Chicago Cubs shortstop Addison Russell will miss the rest of the regular season while Major League Baseball investigates domestic violence allegations from his ex-wife.

MLB and the players’ association have agreed to extend his administrative leave by four days through Sunday. Russell was first placed on administrative leave Sept. 21.

Melisa Reidy has alleged years of physical and emotional abuse, which he has denied.

Russell can challenge the leave before an arbitrator. He continues to be paid his $3.2 million salary.

Chicago has clinched its fourth straight postseason appearance. The 24-year-old infielder is batting .250 with five homers and 38 RBI. He was an All-Star two years ago and helped the Cubs beat the Indians to win their first World Series title since 1908.

Pirates think infielder

will play this weekend

The Pittsburgh Pirates expect infielder Jung Ho Kang to join the club Friday and be active for a season-ending season at the Cincinnati Reds in what would be his first major-league appearance in two years.

The 31-year-old didn’t play in North America between September 2016 and June 2018 because of visa issues connected to three DUI arrests his native South Korea.

Kang played in seven games for Class A Bradenton and nine games for Triple-A Indianapolis in June before a left wrist injury that led to surgery in August.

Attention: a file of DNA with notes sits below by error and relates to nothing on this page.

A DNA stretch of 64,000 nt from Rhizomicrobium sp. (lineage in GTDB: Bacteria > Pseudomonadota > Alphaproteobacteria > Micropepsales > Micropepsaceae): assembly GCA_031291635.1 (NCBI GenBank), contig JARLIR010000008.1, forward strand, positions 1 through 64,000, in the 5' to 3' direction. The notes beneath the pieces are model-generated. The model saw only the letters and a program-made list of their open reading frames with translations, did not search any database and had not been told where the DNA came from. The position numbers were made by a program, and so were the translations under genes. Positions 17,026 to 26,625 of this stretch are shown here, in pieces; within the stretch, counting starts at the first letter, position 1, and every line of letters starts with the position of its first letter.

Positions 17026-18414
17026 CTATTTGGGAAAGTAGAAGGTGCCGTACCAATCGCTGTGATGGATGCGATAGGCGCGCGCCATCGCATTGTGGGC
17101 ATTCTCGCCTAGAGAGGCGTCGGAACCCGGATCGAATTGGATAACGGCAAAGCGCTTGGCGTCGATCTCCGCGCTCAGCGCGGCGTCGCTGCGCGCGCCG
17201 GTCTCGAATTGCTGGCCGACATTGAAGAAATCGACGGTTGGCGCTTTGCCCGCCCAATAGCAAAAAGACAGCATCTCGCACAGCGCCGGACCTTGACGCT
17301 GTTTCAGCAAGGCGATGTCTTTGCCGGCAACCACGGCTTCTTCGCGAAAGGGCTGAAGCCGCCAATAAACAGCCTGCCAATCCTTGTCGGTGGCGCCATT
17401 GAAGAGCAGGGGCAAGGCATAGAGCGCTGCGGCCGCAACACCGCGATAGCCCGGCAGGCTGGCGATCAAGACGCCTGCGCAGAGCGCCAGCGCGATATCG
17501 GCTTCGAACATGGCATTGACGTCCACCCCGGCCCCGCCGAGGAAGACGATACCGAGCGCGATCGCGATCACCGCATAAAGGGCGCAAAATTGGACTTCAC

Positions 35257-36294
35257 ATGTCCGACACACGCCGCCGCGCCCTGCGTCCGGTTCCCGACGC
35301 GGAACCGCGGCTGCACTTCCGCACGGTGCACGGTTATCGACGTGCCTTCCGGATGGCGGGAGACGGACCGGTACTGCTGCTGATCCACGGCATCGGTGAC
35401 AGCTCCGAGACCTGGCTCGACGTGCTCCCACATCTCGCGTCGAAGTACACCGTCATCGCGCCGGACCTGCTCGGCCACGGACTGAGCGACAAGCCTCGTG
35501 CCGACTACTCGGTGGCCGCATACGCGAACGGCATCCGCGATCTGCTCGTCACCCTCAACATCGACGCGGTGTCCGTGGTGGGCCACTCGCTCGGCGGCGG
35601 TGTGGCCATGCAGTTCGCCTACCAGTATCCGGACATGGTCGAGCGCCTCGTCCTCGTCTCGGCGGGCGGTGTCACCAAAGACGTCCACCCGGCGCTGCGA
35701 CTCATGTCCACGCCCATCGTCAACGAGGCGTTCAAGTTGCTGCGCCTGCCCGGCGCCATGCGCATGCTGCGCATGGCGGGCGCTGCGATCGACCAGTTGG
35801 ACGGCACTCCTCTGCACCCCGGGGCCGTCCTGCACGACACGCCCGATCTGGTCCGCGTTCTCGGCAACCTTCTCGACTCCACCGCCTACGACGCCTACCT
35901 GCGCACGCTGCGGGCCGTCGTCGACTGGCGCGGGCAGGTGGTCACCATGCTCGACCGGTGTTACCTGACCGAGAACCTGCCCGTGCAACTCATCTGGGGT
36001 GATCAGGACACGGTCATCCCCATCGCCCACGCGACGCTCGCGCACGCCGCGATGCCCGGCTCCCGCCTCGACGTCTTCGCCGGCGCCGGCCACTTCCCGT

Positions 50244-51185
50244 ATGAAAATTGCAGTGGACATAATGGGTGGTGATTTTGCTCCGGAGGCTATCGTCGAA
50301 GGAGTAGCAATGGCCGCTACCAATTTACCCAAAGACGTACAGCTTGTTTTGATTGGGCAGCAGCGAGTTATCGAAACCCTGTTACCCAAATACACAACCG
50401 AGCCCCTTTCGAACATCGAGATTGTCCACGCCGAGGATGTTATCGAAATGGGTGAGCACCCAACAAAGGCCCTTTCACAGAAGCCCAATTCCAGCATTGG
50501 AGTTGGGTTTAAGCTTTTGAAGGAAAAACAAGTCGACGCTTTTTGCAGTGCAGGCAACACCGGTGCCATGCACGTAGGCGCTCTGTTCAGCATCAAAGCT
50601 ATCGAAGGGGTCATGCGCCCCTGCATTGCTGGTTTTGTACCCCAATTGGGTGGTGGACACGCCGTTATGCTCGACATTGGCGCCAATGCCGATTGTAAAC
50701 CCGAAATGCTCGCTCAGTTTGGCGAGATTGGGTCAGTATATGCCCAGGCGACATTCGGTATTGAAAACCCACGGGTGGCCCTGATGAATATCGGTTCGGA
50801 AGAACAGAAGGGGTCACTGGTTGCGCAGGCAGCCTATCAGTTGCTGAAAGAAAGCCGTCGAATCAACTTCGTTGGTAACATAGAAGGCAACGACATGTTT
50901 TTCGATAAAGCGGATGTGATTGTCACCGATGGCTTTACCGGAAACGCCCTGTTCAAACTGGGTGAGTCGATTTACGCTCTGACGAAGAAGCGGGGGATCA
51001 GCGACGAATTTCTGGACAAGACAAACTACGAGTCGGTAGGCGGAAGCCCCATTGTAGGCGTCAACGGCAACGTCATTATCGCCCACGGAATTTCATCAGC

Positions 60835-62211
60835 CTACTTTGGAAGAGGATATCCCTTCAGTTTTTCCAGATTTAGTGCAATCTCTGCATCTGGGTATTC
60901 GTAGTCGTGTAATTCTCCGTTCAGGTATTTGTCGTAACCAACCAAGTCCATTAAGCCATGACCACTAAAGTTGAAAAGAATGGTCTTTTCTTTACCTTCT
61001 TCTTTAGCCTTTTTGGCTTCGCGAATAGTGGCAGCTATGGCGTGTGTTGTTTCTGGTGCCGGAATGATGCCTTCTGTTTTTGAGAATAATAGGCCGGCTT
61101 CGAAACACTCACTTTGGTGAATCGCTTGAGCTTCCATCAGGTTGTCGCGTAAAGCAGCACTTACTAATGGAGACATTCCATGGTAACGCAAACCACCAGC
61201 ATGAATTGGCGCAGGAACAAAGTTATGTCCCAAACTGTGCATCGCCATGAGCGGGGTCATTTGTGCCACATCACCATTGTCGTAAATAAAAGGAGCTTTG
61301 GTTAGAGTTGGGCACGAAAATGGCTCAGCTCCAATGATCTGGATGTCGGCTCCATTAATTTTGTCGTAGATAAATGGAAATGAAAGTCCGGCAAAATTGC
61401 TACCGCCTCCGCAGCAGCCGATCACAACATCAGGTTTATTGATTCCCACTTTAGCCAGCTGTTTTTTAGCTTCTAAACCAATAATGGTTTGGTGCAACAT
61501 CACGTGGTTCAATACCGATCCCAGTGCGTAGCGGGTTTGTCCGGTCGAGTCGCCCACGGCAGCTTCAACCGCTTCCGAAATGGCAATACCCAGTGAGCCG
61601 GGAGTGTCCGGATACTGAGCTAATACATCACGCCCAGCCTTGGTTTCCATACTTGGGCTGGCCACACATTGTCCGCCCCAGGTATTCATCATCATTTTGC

Rainy 2018 season

is worst since 1989

The Houston Astros aren’t going to simply go through the motions while closing out the regular season.

Houston’s game against the host Baltimore Orioles on Thursday night was postponed by rain, meaning the Astros will squeeze in four games over the final three days, including a doubleheader on Saturday.

The 54 postponements in the major leagues this year are the most since 58 in 1989, the commissioner’s office said.

Houston will squeeze in four games over the final three days, including a doubleheader on Saturday.

Not a problem for the AL West champions, who open the Division Series on Oct. 5 at home against Cleveland.

More strikes than hits

as MLB breaks record

Major League Baseball has set a strikeouts record for the 11th consecutive year — and with four days to spare.

There were 40,196 strikeouts through Wednesday, topping last year’s 40,104 — the first season strikeouts reach 40,000. There were 32,189 in 2007, the last season without a record, and 30,801 in 2003.

This will be the first season in major-league history with more strikeouts than hits. There were 40,098 hits through Wednesday.